As for Council Tax, there is no reason why we cant provide pensioners with a ‘digital’ pass, just like a bus pass. Also, once the cost is repaid, the levy can be removed.

    There is a huge benefit for the government to push this forward, with central funding and regional management and support. For example, regional and international competitiveness, supporting rural communities, enabling much more effective home working and so removing some burden from the roads and public transport, improved social communication (especially for the elderly and less mobile), remote/tele-medicine for increased care for the elderly, remote learning, Internet delivery of gov’t services, etc. etc.

    It also hugely benefits companies like BT who deploy the fibre to the premises networks, as their maintenance costs then vastly reduce (an ex-BT CTO said several years ago, they could reduce it to 20% of current levels), with the corresponding increase in network reliability.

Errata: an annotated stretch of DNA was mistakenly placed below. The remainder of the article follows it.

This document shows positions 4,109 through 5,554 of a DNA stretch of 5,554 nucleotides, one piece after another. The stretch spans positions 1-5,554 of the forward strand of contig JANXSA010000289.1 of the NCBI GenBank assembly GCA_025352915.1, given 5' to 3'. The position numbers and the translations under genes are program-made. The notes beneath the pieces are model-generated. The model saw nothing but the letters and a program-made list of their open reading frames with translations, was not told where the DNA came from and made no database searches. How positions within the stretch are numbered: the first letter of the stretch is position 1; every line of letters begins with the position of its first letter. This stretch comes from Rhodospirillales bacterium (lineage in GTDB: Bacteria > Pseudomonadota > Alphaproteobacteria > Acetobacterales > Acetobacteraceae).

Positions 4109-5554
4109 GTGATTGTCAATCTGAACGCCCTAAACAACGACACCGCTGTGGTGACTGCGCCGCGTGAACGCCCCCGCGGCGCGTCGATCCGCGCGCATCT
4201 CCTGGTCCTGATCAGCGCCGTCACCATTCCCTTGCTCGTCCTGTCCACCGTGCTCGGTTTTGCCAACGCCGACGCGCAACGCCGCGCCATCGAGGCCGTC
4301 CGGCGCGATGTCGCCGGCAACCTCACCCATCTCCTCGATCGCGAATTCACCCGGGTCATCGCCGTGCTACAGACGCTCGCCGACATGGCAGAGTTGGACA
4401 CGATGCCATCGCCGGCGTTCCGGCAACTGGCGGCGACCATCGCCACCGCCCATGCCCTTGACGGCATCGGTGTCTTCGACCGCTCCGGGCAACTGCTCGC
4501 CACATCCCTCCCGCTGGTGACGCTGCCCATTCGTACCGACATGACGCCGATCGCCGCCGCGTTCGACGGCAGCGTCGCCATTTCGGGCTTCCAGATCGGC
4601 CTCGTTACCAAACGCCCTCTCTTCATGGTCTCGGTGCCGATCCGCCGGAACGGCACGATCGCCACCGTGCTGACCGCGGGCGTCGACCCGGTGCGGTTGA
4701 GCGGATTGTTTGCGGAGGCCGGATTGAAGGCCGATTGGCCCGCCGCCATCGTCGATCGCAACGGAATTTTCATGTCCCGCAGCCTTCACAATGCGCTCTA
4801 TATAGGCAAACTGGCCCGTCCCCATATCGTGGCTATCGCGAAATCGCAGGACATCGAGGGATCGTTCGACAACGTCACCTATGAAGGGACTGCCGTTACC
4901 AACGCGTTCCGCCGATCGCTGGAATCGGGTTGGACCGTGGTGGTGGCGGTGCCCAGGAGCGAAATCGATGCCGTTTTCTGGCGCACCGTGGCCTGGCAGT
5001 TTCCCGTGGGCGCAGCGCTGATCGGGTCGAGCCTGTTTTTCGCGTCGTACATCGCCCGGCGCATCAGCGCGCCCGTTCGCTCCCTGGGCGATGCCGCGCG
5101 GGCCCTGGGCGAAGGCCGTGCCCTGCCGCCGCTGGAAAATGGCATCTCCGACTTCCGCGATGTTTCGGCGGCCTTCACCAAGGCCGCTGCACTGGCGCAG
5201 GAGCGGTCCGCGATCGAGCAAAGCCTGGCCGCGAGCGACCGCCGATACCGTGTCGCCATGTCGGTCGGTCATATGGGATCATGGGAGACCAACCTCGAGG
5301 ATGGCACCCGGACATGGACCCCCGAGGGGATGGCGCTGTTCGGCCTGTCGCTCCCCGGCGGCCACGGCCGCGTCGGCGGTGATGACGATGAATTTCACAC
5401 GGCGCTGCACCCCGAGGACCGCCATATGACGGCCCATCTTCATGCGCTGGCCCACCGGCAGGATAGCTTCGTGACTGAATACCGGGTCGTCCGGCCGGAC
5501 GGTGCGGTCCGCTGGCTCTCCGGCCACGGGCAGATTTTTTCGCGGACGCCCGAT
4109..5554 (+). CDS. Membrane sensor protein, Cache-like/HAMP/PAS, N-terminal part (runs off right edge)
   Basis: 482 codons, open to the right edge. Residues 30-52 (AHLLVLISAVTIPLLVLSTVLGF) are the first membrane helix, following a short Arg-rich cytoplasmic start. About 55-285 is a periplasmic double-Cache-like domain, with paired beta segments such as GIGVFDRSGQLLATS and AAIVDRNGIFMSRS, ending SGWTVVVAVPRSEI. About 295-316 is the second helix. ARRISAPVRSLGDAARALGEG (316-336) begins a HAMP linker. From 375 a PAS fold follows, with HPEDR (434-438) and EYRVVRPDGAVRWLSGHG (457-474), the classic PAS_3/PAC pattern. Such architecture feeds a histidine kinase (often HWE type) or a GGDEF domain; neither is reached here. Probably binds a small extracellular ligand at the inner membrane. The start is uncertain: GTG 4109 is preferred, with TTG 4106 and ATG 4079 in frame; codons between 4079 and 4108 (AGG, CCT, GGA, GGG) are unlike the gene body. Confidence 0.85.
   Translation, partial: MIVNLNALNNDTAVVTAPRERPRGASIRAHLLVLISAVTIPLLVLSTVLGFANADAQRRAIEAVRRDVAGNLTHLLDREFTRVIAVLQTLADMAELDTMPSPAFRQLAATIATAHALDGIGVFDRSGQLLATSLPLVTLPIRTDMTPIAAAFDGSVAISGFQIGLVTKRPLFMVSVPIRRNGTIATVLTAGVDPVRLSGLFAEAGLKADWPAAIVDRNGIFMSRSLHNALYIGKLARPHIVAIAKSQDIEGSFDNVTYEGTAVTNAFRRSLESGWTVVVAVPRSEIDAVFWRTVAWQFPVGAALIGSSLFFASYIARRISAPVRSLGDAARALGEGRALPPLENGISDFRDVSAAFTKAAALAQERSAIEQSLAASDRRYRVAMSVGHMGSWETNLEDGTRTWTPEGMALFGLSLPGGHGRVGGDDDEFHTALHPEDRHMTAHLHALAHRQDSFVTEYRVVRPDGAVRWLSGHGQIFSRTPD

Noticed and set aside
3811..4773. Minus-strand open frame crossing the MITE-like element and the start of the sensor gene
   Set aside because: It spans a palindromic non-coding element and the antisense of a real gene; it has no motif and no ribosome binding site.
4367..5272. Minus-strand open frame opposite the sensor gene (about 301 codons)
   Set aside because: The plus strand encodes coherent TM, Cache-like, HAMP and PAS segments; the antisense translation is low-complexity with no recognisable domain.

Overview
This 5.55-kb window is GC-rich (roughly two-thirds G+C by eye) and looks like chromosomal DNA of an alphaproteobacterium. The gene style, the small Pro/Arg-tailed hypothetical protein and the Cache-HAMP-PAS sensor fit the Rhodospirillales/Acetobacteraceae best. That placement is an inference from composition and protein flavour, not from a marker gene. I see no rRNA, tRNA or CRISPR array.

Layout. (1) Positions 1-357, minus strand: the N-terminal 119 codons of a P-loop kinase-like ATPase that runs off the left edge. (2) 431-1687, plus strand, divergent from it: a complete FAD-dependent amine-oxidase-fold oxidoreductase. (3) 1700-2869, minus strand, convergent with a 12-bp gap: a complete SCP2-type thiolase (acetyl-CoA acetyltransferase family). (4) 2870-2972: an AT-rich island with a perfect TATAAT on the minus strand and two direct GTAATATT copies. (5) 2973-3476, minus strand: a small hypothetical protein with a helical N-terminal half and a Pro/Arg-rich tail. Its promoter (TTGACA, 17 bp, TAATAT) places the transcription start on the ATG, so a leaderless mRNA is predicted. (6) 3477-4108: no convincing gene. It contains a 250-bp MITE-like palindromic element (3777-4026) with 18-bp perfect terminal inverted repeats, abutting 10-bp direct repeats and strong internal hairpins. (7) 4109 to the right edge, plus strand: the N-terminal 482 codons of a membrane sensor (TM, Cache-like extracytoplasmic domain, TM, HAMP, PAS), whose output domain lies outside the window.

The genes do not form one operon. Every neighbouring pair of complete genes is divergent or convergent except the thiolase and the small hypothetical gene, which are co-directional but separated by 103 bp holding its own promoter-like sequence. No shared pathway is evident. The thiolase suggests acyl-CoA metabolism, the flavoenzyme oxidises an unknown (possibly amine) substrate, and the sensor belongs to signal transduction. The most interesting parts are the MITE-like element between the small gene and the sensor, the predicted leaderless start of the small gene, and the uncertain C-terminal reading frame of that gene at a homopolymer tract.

5. David C says:

    “Odd to hear a Conservative rejecting a commercial solution and insisting on universal government provision funded by the tax-payer as the only way forward.”
    If only. It’s all too common under Cameron, but such statism wasn’t absent even under Thatcher.

  6. Ilma630 says:

    I would add… I’m NOT Labour or LibDem, and now also ex-Conservative. Guess what that leaves? Whilst looking to gov’t for an important piece of national infrastructure as this is the right thing to do (see this as a commercial solution on an international scale – we need to compete), the services delivered across the network should definitely not be a gov’t affair, but a truly private/commercial one.

  7. EU Sceptic says:

    “A publicly-owned internet project in South Yorkshire has reported heavy losses for the second year running, forcing councils in Sheffield, Doncaster, Rotherham and Barnsley to inject tens of millions of pounds of taxpayers’ money into the company and putting its financial future at risk.”